My last blog post, purporting to be about the first half of my National Poetry Month, seems to have skipped about from event to event, without rhyme or reason, so to speak. This entry will attempt to fill in some of the blanks, and restore some sense of chronological sensibility to the goings on.
Before there was Albany, there was Teresa Costa’s monthly Word of Mouth Poetry Series, held at the elegant ARTBAR on Broadway in Kingston. A combination art gallery and wine & beer bar, the show changes every month, and is skillfully curated by Allie Constant, and now her young assistant, Beckett Constant, born in March and already an important member of the Constant team. Dad Andrew has assumed many of the barista duties now, too.
Teresa’s features on April 11 were Alison Koffler-Wise and Dayl Wise, founders of Post Traumatic Press. Based in Woodstock, PTP was originally created by Dayl to provide a place for the writings of veterans he was encountering at Veterans for Peace and other activist events. The press has broadened its mission to include environmental and historically-based collections, and even the work of just plain poets like myself. Full Disclosure: Post Traumatic Press published My Minnesota Boyhood chapbook in 2012, and mine and Guy Reed’s Until the Words Came this past spring.
They are a terrific duo, in life as well as in poetry, and complement each other well when they co-feature. Alison specializes in poems about natural and animals. She’s recordings the goings on for years of the family’s two beautiful dogs, so much so that I feel I know them better than I do. Dayl’s work directly sprung out of his experiences in Vietnam, direct and honest recollections, but has evolved to include childhood and politics, too. I highly recommend reading their work, or better yet, hearing them read the next time you get a chance.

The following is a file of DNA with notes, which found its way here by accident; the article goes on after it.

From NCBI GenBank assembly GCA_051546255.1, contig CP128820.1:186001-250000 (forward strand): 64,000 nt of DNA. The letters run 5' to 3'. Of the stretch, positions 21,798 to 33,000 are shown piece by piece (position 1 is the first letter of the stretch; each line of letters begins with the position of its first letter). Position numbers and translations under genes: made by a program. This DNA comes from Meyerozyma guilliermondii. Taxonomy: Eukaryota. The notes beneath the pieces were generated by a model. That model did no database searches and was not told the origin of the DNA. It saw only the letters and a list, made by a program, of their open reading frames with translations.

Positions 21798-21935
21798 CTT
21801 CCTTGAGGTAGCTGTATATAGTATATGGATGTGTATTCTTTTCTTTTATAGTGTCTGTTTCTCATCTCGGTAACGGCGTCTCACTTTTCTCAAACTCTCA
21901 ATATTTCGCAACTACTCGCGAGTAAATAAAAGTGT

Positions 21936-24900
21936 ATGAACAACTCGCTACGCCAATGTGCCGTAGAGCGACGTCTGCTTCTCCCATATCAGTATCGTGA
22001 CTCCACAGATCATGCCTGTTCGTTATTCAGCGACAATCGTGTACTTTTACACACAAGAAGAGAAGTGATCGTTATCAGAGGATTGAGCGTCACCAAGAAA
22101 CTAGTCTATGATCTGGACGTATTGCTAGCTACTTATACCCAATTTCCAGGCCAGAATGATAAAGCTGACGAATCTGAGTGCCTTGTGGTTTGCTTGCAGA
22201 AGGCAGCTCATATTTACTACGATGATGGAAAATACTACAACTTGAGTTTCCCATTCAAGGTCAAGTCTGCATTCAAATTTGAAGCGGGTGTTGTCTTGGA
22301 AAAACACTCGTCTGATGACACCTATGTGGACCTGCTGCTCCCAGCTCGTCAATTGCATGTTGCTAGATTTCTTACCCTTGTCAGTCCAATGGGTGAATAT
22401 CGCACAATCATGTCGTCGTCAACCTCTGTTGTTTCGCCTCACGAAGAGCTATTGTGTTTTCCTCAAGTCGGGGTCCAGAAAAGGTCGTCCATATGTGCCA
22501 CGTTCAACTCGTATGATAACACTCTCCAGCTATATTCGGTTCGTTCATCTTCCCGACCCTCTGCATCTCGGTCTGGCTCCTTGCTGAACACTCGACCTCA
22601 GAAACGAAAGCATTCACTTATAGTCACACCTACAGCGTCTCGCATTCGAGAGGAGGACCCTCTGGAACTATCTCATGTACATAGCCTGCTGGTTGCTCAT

The Starr Library in Rhinebeck decided to continue the Poetry Month recognition they started in 2018. thirty-four readers came on the evening of April 13 to read work the library had been displaying, framed on their walls, for the previous few weeks. About fifty in all attended, including my Handler, and I ran into an old acquaintance who, to my regret, remembered me far better from the old days of the Woodstock Poetry Society under Bob Wright's gentle whip than I her. But I hope to see Ann Braybrooks again soon. Refreshments were served, and considering the positive response, I'm sure that Nan Jackson and the rest of the crew will throw a similar bash in 2020.
Stayed tuned for Part III, and the Woodstock Library event that there's no room for suddenly here!!